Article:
Then, too, I think this “cold reality” that (as you aptly put it) there is no plot, no author, but a kind of discursiveness to existence -- I think this is not cold but actually quite hot, that is, quite thrilling. It means that we can free ourselves from worshipping the false gods of our culture. It is awful to spend years setting down pots and vessels before a god only to discover that the god is made of stone – especially if the pots and vessels you have set before it are full of your own life blood. Any of us who has had this experience – of thinking that the god would reward us for some needless sacrifice we’ve spend years making, of thinking that all the miserable grubby goody points we’d collected would be redeemed, only to find out that no, you are not actually rewarded for masochism and perhaps even cowardly self-sacrifice – wants to spare others.
I’m thrilled to see that you find in my pages this message about the discursiveness of existence. I’m so glad to think it’s there. I believe what de Beauvoir and Sartre believed, I suppose, which is that it is up to us to create the meaning in our lives.
CCP: One thing I'm routinely surprised by in your work is the analysis you've done on your former self to understand who you were in the moment. Is that product of time, reflection, writing, therapy, some sort of combination?
BF: Years ago I was in psychotherapy, and if I hadn’t been in it, I believe I wouldn’t really know how to think. This is despite the fact that I had two graduate degrees by the time I began psychotherapy. Until I was in psychotherapy it was as if I lived in a house that was haunted. There were inner howls whose significance I had no way of understanding, and cold gusts that came up from under the floorboards, and myriad sensations I dismissed because they made no sense to me. I loved my sister; how could I also resent her? I adored my friends; how could they also frighten me? In psychotherapy I discovered the truth of ambivalence – which ultimately allowed me to become free to choose truly kind friends who didn’t arouse ambivalence. The friends I have now don’t frighten me. Similarly, in psychotherapy I discovered that there were important reasons for those cold gusts, those strange howls – that is, I discovered that we each of us make sense, if we’ll only bother to dignify the internal signs with real scrutiny.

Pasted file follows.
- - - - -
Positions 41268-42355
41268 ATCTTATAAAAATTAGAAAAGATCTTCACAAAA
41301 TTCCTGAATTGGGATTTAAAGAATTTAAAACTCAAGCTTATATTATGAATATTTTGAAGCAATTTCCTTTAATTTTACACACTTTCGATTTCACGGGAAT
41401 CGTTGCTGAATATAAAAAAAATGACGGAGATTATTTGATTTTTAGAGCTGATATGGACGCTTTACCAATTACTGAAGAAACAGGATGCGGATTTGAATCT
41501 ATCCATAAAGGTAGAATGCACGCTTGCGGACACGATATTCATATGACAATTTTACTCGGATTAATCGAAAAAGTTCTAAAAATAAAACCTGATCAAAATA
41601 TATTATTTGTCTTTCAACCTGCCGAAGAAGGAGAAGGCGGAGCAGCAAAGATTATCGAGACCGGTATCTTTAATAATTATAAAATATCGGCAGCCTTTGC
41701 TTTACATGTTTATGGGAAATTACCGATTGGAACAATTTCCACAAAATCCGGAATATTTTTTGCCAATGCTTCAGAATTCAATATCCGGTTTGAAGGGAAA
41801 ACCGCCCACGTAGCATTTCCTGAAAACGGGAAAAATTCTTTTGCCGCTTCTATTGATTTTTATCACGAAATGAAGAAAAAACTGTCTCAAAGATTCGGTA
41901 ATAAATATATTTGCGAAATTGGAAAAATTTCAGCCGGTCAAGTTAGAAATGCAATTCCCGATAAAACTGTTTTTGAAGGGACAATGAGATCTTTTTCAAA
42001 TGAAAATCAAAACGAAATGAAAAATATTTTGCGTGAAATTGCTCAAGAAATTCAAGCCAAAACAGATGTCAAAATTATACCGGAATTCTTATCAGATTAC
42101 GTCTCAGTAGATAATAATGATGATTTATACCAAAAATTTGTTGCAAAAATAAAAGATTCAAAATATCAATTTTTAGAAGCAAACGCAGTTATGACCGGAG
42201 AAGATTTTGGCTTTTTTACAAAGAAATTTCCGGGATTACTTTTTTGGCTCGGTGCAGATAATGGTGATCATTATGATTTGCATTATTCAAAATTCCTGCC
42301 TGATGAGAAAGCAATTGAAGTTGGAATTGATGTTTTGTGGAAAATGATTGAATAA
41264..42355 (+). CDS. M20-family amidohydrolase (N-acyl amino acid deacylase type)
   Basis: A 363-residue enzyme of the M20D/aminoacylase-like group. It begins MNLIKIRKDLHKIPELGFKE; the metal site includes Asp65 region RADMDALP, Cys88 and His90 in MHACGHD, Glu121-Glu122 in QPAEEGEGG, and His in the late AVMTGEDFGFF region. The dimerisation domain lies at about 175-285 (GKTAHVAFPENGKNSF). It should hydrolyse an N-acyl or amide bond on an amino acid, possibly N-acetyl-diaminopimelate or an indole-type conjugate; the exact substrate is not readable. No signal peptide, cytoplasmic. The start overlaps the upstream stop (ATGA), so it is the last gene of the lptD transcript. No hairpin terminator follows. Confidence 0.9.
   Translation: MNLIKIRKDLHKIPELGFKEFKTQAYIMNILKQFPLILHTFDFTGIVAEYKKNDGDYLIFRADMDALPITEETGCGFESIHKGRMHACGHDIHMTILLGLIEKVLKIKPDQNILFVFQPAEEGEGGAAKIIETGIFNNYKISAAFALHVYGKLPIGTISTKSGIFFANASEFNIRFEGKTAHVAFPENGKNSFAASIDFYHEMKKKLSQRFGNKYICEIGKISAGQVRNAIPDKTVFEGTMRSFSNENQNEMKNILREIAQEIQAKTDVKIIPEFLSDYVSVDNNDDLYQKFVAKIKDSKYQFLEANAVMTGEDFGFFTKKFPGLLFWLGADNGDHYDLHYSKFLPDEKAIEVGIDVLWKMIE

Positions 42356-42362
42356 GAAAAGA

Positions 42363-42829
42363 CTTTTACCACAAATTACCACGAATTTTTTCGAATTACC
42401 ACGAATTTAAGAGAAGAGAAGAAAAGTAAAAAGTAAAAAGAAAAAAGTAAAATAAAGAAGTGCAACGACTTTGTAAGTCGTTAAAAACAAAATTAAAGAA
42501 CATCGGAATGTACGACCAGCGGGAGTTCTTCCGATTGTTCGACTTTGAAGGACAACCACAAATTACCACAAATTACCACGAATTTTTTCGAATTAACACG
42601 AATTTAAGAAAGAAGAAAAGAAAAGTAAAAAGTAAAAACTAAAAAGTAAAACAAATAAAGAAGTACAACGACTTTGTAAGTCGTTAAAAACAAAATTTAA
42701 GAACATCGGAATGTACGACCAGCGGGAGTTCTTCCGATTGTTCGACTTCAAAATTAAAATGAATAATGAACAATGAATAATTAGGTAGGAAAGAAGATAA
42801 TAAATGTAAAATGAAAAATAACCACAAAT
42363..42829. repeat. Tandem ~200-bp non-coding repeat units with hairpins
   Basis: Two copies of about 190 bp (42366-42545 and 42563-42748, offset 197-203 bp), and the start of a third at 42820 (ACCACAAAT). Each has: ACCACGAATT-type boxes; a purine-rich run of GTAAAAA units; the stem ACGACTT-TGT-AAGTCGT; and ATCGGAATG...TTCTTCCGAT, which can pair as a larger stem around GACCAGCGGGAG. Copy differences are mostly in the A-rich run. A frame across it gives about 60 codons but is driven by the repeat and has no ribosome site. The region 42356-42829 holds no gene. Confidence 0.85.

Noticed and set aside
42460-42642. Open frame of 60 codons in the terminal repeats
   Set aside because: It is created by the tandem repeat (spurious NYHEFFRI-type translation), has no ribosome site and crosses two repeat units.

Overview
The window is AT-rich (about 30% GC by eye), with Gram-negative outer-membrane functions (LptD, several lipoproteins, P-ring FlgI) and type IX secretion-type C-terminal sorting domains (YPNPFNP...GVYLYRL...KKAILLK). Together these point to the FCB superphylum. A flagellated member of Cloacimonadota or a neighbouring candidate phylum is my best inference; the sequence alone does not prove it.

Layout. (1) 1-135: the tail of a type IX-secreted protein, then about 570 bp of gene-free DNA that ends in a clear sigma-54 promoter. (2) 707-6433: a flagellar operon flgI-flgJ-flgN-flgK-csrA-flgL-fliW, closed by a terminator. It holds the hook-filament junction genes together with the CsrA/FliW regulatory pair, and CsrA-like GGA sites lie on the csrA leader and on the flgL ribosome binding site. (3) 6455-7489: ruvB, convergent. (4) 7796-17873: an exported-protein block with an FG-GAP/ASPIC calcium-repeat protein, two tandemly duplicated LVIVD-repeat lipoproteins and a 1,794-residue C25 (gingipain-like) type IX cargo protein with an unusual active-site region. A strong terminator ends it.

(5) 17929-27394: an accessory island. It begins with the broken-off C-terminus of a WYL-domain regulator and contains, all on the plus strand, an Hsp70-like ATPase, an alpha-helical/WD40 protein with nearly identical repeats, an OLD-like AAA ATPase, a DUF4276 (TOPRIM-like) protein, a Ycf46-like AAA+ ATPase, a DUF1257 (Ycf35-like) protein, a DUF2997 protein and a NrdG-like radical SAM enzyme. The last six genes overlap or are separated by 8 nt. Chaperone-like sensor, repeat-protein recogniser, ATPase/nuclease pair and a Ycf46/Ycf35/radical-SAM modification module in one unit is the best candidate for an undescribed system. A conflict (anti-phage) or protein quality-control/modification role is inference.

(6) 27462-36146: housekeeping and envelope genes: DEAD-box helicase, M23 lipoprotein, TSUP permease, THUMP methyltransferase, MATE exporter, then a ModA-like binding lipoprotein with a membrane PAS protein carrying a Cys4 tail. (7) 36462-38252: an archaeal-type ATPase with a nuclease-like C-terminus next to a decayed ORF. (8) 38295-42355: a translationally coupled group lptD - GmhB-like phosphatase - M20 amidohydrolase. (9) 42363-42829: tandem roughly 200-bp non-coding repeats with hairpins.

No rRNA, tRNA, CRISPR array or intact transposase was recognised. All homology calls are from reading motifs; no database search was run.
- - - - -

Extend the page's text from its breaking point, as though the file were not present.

And this discipline in noticing meaning transformed my writing. There was no going back. It was enormously satisfying to finally see what things meant, to no longer, in a way, be a dope. Although I must say that when I reflect on a former self I am also reflecting on who I am now, as all our former selves are stuffed inside us. And so there’s never anything idle in the work. I’ve known many people who seem averse to self-awareness. It’s too excruciating for them to see what they are doing. And so I’m grateful for having had the training in noticing. And for being allowed to develop a writing discipline that allows me to develop my understanding.
CCP: A really general question, but how do you go about organizing your essays?
BF: I am always pursuing the answer to a question. Sometimes I have to progress by association. An image appears, or a memory, that I know is a step on the way to answering the question, and I have to write down that image or depict that memory to discover its meaning. And then sometimes I can’t just shortcut to the meaning once I’ve found it. I have to leave in the little scene that conjured the meaning because that’s part of the meaning, it’s, in a way, the body of the meaning. After all, writing isn’t really about an idea but an experience. There are no new ideas, only new experiences. And so we have to leave in what we hope will help the reader experience the insight at which we’ve been lucky enough to arrive.
CCP: Thinking about “The Watcher,” how did it shape up to be about your dad, your sister, graveyards, and getting to be, as you write, “a grown-up, grown-up”? What was it like pulling together all these strands?
BF: I wrote the first draft at the encouragement of a friend. He liked the stories I would tell about visiting my parents. He would read these stories aloud to his own friends. I used to send him one installment a week, detailing that Wednesday’s visit to the Bronx. He would read these stories aloud to his dinner-party friends on Friday night.